Raspberry Pi battery packs turn your plugged-in Pi into a portable computer. It’s easier than you think.
Several mobile power options are available, from dedicated solutions designed for the Pi to custom-built DIY batteries. Get your Raspberry Pi out of the house and involved in some mobile projects, powered with one of these four options.
Requirements for Adding a Raspberry Pi Battery
Just like static Raspberry Pi projects, portable uses for the Raspberry Pi need to be powered by a good quality 5V micro USB mains adapter with a 1.2A (1200mA) current (although 1000mA should suffice for most projects on older Pis).
However, the USB ports benefit from a supply of 2.5A (2500mA) if you plan to connect devices without a powered hub.
Which power supply you need depends on the final application of your Pi. The GPIO pins have a total requirement of 50mA, the HDMI port 250mA and keyboards as little as 100mA (dependent on model, of course). The Raspberry Pi camera requires 250mA.
Checking the power rating of any hardware you plan to connect will give you an idea of the likely minimum requirements. It should also help you determine the best portable power option.
Any portable battery designed to charge a smartphone over USB can be used with the Raspberry Pi. Sold as a dedicated solution is the Battery Pack for Raspberry Pi 3 B+ from VGE.
Shipping with a case that can be attached to your Pi, this 4000mAh battery outputs 5V. Compatible with Raspberry Pi B+ and later, two USB ports let you power your Pi and a display.
As you might expect, this battery pack can also double as a smartphone or tablet recharger. This makes it the perfect all-round portable battery for your favorite tech, ideal for the Raspberry Pi.
Designed to the HAT specification, this compact solution makes your Pi self-powered and portable.
Doubling as an uninterruptible power supply (UPS), the PiJuice HAT from Pi Supply can protect your Pi from sudden data loss. You can configure the HAT to run a managed shutdown when power is low, which cuts in when the main power is lost.
Better still, the PiJuice HAT lets you take your Raspberry Pi out and about, making it ideal for a range of portable projects. A 1820mAh battery provides four to six hours charge, but there is support for a larger battery. This potentially gives over 24 hours of power to your Pi.
Compatible with other boards, and with various features packed in (including a header for use with external devices), the PiJuice HAT is the most popular portable power solution for the Raspberry Pi.
Comprising a two-layer acrylic board, battery expansion board, and a 5V battery, this is a slick Raspberry Pi power solution. Shipping with all the required cables, screws, and risers, the Kuman Lithium Battery Pack lets you mount your Pi along with the board.
The expansion board sits below the Pi, allowing access to the connectors and the GPIO. It also features a power LED and switch and manages recharging. Double USB output is included, one to power the Pi, the other for a second device such as Kuman’s own 3.5-inch LCD display.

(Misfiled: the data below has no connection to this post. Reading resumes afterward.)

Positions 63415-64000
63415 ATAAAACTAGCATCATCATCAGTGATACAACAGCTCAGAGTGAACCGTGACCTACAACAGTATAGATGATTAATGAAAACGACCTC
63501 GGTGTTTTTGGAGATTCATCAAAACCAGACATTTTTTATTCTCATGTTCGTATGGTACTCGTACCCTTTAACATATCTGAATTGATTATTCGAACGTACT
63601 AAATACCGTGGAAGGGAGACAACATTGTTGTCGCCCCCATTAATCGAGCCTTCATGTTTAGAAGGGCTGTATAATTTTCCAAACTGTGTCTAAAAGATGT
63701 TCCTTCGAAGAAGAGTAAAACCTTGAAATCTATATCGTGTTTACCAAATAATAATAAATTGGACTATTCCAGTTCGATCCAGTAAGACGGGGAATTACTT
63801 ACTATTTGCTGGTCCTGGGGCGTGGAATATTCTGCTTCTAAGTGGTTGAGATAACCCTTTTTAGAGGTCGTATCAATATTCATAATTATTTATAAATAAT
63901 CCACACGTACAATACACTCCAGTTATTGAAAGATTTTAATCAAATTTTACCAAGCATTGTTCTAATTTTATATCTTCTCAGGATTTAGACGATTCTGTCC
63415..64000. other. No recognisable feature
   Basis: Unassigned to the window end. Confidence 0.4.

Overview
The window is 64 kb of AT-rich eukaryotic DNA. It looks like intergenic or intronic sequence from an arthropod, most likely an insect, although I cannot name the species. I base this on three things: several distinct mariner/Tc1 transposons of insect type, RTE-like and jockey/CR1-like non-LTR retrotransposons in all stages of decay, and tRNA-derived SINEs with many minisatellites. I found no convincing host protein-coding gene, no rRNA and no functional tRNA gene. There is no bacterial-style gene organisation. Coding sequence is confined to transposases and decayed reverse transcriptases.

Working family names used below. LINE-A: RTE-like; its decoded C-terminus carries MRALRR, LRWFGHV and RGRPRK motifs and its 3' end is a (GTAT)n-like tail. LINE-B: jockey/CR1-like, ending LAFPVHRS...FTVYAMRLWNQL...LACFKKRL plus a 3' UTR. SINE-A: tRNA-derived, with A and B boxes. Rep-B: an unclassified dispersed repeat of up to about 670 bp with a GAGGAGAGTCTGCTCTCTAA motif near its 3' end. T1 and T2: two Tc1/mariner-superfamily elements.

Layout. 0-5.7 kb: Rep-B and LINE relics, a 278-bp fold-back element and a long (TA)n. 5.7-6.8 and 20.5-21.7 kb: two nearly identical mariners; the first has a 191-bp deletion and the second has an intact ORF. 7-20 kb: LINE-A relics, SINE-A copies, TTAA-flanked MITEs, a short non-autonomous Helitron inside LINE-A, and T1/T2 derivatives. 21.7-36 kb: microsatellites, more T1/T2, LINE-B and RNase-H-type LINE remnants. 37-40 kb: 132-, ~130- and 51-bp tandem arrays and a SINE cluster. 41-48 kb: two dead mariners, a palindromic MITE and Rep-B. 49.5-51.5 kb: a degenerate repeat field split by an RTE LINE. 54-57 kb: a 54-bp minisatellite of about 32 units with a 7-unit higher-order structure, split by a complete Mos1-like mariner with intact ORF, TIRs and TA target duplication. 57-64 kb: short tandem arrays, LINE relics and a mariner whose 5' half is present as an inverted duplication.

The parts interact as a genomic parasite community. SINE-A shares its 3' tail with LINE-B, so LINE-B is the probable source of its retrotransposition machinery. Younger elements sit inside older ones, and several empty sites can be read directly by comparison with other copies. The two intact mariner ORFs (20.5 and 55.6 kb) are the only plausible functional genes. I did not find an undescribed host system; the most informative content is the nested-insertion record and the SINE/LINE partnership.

Using this solution, you can expect up to nine hours’ charge, although this will depend on your Pi. For example, a Raspberry Pi 3 B+ running all four processor cores will run out of power quicker.
4. DIY Portable Raspberry Pi Power Supply
In keeping with the nature of the Raspberry Pi, you might opt to build your own portable power supply.
You can do this relatively cheaply, employing a battery box suitable for AA batteries and a Universal Battery Eliminator Circuit. You’ll need six or more AA batteries for this solution, but it’s possible to hook up other cells, if preferred.
The UBEC is a power regulator that prevents batteries from damaging the Pi, so should be considered a vital component.
A battery box and UBEC can be purchased for a total price of less than $15 including postage.
Building your DIY portable battery pack is reasonably simple. Connect the red wire on the battery box to the red wire on the UBEC, repeating for the black wire. You might do this using a terminal strip, or simply by twisting and soldering the wires together.
Depending on which type of UBEC you purchase, you may need to perform some customization here. They usually ship with a micro USB connector for your Raspberry Pi, but if you receive the three pin GPIO connector, then you will need to move the red wire to the outermost pin slot.
Do this by releasing the catch on the connector; you can then pull the red wire from the middle slot and insert it in the outermost slot. This wire can be connected to the GPIO on pins 2 (the +5V red wire) and 6.
To power up your Raspberry Pi, insert all but one of the batteries into the box and connect everything. When you’re ready, add the final battery and watch the status lights as the Pi boots. Success!
How Long Will Batteries Last?
Your chosen power cell’s duration will depend on use. If you built a handheld gaming system, then it is likely the charge will be depleted with constant use. This contrasts with a project with a simpler use such as monitoring your network. It’s a good idea to test your project to get an idea of how long the charge will last.
4 Ways to Power Your Raspberry Pi on the Go!
With so many options for Raspberry Pi battery projects, it’s important to have a flexible power solution.
We reckon the following four options are the best:
- Smartphone battery charger
- PiJuice HAT
- Kuman battery expansion board
- Build your own battery pack
All these portable power solutions for the Raspberry Pi should help you run the computer outdoors, whatever the project. And if you need help adding a power button to your Raspberry Pi, check out our guide. You might also want to consider buying a few of these top accessories to get the most out of your Raspberry Pi.
Using your Pi outdoors? Make sure your Raspberry Pi is secured before beginning your next project.